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I'm an antiques dealer specializing in vintage linens, lace and hankies. One of my favorite sources for finding merchandise has always been local tag and estate sales. Of course, not every sale will have vintage items and even if they do, Grandma's linen napkins and hankies are not likely to be mentioned in the limited space of a classified ad.

Suppose tonight's classified lists 30 tag sales for tomorrow. Somewhere out there are a few wonderful treasures (an embroidered linen cloth, cutwork table runners or pieces of figural lace). Where? How to choose?

It shouldn't be a complete crap shoot. Some of the ads may be fairly accurate. Some ad-writers push your buttons; all promise, no delivery. The "beautiful baby clothes" sale may have Aunt Tillie's dirty old handmade lace off in a corner. Maybe the crap shoot theory isn't all wrong.

You wish you could see all the tag sales QUICK!

A vague plan, a wing and a prayer; one eye on the road, one eye out for signs (is that one new or last week's?). So NOT the way!

Like a Boy Scout, "Be Prepared". This is a situation where doing your homework pays off. There are two methods: the old fashioned paper-and-pencil method and the modern technology method. I think it works best to start with one and progress to the other. Red indicates steps and parts of steps that can be eliminated by using your computer.

close up 3 tag sale mapping by a vintage & antique linens dealer
Bare-bones map of Bristol, CT
You need a city street map (convenience store or town hall). It will unfold to display a large, unplanned, weaving maze of streets, rivers, etc. It seems impossible to zero-in on any one address, let alone 30. However, there is a system:

On unlined paper, make a bare-bones map of the main city routes and streets, leaving margins for street-names. Abbreiviate wherever possible. Take the time to make this accurate and neat as you will be making many copies, a fresh copy each time you tag the city.

close up 2 tag sale mapping by a vintage & antique linens dealer
The store-bought map will have numbers and letters along its margins. These form a grid, dividing areas of the city into neat squares. The dot in the sample grid is in B3, the x in D2. All the city streets are alphabetically indexed in lists along side of the map. Next to each street are the co-ordinates of its location. Thus, if Elm St. is marked D5; it will be found in the lower-right square. You may still have to do some looking but at least the search area is limited to a few square inches.

close up tag sale mapping by a vintage & antique linens dealer
Back to the tag sale list. Mark each address with its location co-ordinates from the map index and any reminder codes you deem important.

    I use these codes:
  • * -- before 9 (most sales begin at 9)
  • 10:30 -- the time if it's after 9
  • + -- sounds good
  • - -- doesn't sound good
  • C -- cancelled if rain
  • N -- no early birds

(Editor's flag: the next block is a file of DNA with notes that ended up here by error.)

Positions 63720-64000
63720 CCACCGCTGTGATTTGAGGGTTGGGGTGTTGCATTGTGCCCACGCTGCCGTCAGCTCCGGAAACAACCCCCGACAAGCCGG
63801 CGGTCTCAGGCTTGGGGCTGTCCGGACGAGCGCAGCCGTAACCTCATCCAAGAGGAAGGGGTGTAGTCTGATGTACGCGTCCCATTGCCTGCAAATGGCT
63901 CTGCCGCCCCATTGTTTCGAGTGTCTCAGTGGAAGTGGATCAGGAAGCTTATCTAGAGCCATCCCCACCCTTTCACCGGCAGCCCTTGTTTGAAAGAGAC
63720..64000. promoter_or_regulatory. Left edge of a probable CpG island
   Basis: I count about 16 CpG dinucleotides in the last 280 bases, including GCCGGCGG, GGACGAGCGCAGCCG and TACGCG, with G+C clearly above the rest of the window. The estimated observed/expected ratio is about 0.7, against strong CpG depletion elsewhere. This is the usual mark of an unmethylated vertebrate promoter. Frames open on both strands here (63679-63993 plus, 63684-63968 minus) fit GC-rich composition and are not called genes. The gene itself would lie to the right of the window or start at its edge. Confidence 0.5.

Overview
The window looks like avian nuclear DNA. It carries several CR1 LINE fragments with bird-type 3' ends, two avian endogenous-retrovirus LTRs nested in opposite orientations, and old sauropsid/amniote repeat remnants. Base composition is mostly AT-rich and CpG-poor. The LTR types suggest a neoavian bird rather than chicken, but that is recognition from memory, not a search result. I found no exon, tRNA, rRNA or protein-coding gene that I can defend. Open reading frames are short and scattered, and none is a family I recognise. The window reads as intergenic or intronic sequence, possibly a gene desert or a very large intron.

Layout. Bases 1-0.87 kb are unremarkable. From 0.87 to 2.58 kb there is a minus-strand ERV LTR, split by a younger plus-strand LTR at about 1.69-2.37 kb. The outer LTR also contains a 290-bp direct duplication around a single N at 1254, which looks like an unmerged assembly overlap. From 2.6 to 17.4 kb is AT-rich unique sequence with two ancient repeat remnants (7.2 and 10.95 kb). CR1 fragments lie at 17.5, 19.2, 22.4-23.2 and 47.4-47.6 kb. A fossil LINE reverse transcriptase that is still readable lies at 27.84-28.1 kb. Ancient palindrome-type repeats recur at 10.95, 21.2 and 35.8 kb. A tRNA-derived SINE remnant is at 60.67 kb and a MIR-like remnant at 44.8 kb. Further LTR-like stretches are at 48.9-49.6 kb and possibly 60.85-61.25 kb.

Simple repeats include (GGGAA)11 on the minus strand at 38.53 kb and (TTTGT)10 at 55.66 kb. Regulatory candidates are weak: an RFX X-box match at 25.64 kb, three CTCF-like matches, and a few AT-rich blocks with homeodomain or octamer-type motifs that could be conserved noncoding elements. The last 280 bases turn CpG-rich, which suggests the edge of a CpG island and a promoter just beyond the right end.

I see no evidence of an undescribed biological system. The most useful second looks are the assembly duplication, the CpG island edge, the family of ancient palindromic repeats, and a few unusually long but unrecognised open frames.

Using your co-ordinates find each address on the folding map and transfer it to your bare-bones map, filling in small streets and turns only as necessary.

tag sale mapping by a vintage & antique linens dealer
2 tag sales filled-in to upper-right section
of bare-bones map
In my example, Sondstrom (leading to the Shagbark sale) may be approached from two directions off of Stafford, either the second left south of Stevens or the forth right north of Route 6. Shagbark will be the first right off of Sondstrom. The little dashes along the edge of the street help me to keep track of how many and which side.

Jerome, of course, was easy. However, Jerome stretches for miles and the number may be anywhere. Usually (but not always) low numbers begin nearest to the city-center and radiate outward.

Circle the house number and add codes next to the circle.

If you have tried this so far, you realize that it's a tedious process, and the most tedious steps are finding the street in the index and grid on the folding map. These two steps are exactly the two that your computer can blessedly eliminate. Thank You Google!

Moving us into 21st century technology, Google has created maps.google.com. You type in the address and city. In one click Google displays a map pinpointing the exact location. The gadgets in the upper left of the map allow you to zoom out far enough to reveal the main connecting streets and move in any direction to check the turns you will need. The Google map will show pretty accurately where on the street the address will occur (helping to locate numbers on long streets, such as Jerome).

When you have finished mapping, you may want to outline a tentative first-round route in yellow magic marker. Some tag-salers actually drive a dry run the evening before, especially if the territory is unfamiliar; say if you are vacationing.

Tape the map to your dashboard. You're off! Good luck!

    A few random notes:

  • I almost never follow signs leading to unadvertised sales; never if the sign is undated or doesn't show the exact address. If they had good stuff, they would have maximized buyers by listing the sale. Usually signs take you out of your way and waste your time.

  • Don't take opening times too literally; some sellers welcome buyers during set-up; some feel you are criminally trespassing at five-of.

  • Assume you will retrace your territory several times according to scheduled openings. It is better to re-do parts of your route than to explore a new area; at least you will know which sales have already been picked over and which have just opened.

  • Keep back-tag-sale lists. Many people have several sales each season. Some of those are semi-dealers, coming up with the goods time after time. Some are just trying to sell the same old junk over and over. You need to know which is which.

Last, but not least, HAVE FUN!

Updated 07/23/14